Why the minima of potential of classical Lagrangian called ''vacuum expectation''?

  • #1
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Please teach me this:
Why the minima of potential of classical Lagrangian is called the ''vacuum expectation value of Phi(field function)''.Is it really a vacuum expectation value of field operator at the vacuum states(at this state,the potential part of classical Lagrangian equals zero)?
Thankyu very much in advanced.
 

Answers and Replies

  • #2
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Well, the answer lies in the fact that you can always define your vacuum as the state with the lowest energy, and since your Lagrangian gives you the energies of your system, the lowest energy state lies in the minimum of the Lagrangian.
 
  • #3
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It seem to me that the expectation value of operator of field at the vacuum states depends on the properties of the vacuum states.In some case the one point(one leg) correlation function does not equal to zero.Then the expectation value of operator of field does not equal zero.So that the spontaneously breaking of symmetry has the origination from the properties of vacuum states.Is that correct?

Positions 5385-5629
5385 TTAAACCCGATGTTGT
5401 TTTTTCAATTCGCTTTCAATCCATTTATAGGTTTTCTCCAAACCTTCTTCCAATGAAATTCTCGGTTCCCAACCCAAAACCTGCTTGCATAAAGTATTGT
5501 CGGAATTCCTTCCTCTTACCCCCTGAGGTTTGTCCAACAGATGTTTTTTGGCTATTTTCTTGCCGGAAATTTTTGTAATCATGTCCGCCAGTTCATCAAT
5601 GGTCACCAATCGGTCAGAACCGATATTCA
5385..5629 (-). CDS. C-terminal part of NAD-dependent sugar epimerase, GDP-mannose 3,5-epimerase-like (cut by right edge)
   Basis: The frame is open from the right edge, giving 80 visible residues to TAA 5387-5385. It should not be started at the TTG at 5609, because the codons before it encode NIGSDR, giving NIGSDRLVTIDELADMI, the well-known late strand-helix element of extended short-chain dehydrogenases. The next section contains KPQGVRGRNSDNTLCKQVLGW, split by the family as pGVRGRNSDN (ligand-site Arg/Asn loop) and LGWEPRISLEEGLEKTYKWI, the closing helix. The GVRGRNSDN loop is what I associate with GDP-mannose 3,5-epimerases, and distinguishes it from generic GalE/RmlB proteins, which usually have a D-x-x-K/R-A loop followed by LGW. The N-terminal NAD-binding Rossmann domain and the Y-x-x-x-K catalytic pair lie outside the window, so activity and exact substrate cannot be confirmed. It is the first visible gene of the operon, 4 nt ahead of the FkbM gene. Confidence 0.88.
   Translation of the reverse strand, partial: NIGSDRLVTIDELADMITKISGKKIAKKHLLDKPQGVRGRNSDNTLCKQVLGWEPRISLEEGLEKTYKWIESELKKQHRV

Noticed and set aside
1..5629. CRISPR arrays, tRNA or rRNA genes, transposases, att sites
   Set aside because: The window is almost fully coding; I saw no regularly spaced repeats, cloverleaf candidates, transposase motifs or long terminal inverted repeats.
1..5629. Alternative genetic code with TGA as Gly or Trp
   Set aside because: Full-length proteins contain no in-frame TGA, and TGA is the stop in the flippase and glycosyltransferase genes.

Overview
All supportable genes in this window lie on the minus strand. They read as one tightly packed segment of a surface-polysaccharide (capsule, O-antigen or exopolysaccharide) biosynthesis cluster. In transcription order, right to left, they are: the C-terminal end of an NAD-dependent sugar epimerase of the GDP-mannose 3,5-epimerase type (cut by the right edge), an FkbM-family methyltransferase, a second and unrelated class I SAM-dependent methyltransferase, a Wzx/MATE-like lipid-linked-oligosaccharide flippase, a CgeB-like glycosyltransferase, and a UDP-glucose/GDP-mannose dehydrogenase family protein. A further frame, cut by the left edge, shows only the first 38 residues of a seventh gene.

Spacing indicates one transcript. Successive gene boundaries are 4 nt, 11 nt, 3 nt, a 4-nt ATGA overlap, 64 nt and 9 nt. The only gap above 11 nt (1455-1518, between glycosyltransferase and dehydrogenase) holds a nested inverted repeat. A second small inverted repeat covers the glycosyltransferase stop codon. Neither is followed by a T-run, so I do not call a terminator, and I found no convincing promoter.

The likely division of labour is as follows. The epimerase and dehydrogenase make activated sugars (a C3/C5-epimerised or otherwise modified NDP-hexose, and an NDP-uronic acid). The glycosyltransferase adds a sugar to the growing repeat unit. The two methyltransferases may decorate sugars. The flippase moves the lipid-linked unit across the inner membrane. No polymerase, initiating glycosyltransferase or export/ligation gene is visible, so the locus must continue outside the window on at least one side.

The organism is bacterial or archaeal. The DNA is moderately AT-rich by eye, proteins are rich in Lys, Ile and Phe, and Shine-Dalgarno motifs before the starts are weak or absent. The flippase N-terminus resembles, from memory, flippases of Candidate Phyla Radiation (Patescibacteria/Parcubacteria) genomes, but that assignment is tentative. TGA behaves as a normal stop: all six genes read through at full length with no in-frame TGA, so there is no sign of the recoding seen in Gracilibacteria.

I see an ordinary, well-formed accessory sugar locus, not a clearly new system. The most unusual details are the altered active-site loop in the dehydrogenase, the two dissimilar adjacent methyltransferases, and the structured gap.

• #4
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Well, the properties of your vacuum state depend on your definition of the Lagrangian. In the case of your vacuum state not being zero, you can simply shift your field by some constant to make it zero. This amounts to a redefinition of your Lagrangian.
Spontaneous symmetry breaking also depends (obviously) on the definition of your Lagrangian. The most prominent example would be the [tex]\varphi^4[/tex]-potential, which admits a U(1)-symmetry. One has now continuously many possible vacuum states, and by chosing one you break the symmetry of your problem while the Lagrangian itself remains symmetric. The degree of freedom of chosing one of those vacuum states amounts to the existence of the so-called Nambu-Goldstone boson.

Edit: By chosing a vacuum state I mean taking it as a starting point for your perturbative expansion.
 
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